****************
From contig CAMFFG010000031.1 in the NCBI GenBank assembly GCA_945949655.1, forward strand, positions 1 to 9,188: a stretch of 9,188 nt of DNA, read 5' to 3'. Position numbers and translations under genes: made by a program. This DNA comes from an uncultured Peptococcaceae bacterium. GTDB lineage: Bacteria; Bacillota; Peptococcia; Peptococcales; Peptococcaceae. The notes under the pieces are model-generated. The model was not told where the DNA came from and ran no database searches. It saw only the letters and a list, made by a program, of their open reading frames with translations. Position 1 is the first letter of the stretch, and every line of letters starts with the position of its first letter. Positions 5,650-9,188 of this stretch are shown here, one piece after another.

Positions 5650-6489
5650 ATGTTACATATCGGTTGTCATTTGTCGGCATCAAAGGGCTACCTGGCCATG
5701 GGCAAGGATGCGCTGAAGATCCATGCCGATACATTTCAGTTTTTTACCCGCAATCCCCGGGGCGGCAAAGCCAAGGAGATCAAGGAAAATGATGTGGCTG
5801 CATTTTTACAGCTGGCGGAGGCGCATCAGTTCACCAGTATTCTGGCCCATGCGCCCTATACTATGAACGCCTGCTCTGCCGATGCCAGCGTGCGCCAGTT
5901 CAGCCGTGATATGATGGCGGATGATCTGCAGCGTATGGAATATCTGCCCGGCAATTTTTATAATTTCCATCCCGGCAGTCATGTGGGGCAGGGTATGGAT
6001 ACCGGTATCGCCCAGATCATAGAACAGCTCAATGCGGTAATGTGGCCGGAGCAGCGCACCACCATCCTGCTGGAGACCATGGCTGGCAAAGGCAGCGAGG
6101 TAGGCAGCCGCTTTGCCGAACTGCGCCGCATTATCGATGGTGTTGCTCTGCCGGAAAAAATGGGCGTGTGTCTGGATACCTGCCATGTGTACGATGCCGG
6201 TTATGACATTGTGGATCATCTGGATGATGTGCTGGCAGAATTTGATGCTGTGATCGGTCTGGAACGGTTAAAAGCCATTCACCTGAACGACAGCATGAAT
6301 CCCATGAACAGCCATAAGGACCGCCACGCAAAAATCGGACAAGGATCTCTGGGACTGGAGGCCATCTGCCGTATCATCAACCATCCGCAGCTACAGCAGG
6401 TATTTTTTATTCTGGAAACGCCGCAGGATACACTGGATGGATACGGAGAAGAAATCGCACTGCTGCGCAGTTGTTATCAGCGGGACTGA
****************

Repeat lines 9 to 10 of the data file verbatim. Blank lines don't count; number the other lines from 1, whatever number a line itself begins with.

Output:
6201 TTATGACATTGTGGATCATCTGGATGATGTGCTGGCAGAATTTGATGCTGTGATCGGTCTGGAACGGTTAAAAGCCATTCACCTGAACGACAGCATGAAT
6301 CCCATGAACAGCCATAAGGACCGCCACGCAAAAATCGGACAAGGATCTCTGGGACTGGAGGCCATCTGCCGTATCATCAACCATCCGCAGCTACAGCAGG